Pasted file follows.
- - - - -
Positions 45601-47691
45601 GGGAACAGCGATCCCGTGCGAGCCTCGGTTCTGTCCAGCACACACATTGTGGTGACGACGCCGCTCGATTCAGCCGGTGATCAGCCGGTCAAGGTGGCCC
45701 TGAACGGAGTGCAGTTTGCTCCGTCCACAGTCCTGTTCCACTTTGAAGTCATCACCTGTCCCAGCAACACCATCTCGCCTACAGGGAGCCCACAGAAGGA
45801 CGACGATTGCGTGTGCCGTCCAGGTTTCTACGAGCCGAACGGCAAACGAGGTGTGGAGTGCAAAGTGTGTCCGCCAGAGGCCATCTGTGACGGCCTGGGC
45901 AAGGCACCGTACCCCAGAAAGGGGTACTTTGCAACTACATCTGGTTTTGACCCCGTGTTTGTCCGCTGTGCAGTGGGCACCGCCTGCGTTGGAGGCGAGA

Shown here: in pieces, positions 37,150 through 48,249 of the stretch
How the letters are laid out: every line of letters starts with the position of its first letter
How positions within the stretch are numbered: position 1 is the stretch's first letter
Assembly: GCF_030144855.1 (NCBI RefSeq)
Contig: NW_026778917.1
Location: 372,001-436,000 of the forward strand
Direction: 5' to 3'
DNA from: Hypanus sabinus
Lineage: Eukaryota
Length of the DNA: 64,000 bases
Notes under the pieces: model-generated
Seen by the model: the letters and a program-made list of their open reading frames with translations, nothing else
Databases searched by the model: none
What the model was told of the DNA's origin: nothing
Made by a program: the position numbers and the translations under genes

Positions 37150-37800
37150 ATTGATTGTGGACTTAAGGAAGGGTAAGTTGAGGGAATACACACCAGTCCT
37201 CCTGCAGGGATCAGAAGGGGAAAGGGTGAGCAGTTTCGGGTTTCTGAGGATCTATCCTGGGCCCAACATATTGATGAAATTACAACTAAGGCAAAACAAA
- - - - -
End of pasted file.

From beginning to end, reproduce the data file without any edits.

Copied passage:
Positions 45601-47691
45601 GGGAACAGCGATCCCGTGCGAGCCTCGGTTCTGTCCAGCACACACATTGTGGTGACGACGCCGCTCGATTCAGCCGGTGATCAGCCGGTCAAGGTGGCCC
45701 TGAACGGAGTGCAGTTTGCTCCGTCCACAGTCCTGTTCCACTTTGAAGTCATCACCTGTCCCAGCAACACCATCTCGCCTACAGGGAGCCCACAGAAGGA
45801 CGACGATTGCGTGTGCCGTCCAGGTTTCTACGAGCCGAACGGCAAACGAGGTGTGGAGTGCAAAGTGTGTCCGCCAGAGGCCATCTGTGACGGCCTGGGC
45901 AAGGCACCGTACCCCAGAAAGGGGTACTTTGCAACTACATCTGGTTTTGACCCCGTGTTTGTCCGCTGTGCAGTGGGCACCGCCTGCGTTGGAGGCGAGA

Shown here: in pieces, positions 37,150 through 48,249 of the stretch
How the letters are laid out: every line of letters starts with the position of its first letter
How positions within the stretch are numbered: position 1 is the stretch's first letter
Assembly: GCF_030144855.1 (NCBI RefSeq)
Contig: NW_026778917.1
Location: 372,001-436,000 of the forward strand
Direction: 5' to 3'
DNA from: Hypanus sabinus
Lineage: Eukaryota
Length of the DNA: 64,000 bases
Notes under the pieces: model-generated
Seen by the model: the letters and a program-made list of their open reading frames with translations, nothing else
Databases searched by the model: none
What the model was told of the DNA's origin: nothing
Made by a program: the position numbers and the translations under genes

Positions 37150-37800
37150 ATTGATTGTGGACTTAAGGAAGGGTAAGTTGAGGGAATACACACCAGTCCT
37201 CCTGCAGGGATCAGAAGGGGAAAGGGTGAGCAGTTTCGGGTTTCTGAGGATCTATCCTGGGCCCAACATATTGATGAAATTACAACTAAGGCAAAACAAA